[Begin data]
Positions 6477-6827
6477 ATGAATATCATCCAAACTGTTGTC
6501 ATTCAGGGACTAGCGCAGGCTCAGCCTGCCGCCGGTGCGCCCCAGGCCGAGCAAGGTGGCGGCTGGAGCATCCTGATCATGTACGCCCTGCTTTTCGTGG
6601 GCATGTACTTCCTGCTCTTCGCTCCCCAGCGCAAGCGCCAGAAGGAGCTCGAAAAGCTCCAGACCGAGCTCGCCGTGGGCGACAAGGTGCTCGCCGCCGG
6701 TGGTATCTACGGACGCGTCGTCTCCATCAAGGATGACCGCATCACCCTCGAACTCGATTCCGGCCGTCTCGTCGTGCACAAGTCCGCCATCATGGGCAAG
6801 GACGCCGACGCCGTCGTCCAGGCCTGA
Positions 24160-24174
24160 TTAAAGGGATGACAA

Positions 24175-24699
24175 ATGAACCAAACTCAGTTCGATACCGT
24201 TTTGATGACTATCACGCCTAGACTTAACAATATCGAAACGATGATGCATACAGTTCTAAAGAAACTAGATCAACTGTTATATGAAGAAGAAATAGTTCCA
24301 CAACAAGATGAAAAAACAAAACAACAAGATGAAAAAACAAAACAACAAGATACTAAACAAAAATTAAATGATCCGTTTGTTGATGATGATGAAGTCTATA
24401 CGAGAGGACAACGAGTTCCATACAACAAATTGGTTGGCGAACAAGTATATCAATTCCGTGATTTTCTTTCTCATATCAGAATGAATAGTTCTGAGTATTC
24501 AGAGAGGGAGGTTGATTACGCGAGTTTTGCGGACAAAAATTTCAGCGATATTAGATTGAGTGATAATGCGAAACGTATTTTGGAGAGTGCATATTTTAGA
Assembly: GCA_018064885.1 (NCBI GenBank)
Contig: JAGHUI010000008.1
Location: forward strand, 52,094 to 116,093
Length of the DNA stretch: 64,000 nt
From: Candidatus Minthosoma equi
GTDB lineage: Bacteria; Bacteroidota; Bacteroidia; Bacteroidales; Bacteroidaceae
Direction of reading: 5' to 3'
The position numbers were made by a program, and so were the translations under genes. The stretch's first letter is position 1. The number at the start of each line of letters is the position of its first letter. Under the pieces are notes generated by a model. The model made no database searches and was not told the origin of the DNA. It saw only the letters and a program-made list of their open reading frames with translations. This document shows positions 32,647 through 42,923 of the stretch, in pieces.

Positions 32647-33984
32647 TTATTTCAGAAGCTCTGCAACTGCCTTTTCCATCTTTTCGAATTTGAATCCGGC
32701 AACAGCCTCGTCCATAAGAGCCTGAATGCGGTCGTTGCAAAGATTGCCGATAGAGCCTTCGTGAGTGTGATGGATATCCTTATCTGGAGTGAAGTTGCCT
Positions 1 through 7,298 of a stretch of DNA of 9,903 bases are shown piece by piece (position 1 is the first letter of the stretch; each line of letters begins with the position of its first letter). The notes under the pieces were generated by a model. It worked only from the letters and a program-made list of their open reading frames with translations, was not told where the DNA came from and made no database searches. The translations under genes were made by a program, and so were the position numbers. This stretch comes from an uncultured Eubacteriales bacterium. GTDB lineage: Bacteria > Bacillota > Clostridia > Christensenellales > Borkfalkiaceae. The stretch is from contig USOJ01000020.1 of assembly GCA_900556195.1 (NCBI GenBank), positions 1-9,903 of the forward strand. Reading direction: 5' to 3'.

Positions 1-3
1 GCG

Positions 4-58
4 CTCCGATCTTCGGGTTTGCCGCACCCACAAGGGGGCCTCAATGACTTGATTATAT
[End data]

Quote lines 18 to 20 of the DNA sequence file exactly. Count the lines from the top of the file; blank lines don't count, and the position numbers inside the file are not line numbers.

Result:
Length of the DNA stretch: 64,000 nt
From: Candidatus Minthosoma equi
GTDB lineage: Bacteria; Bacteroidota; Bacteroidia; Bacteroidales; Bacteroidaceae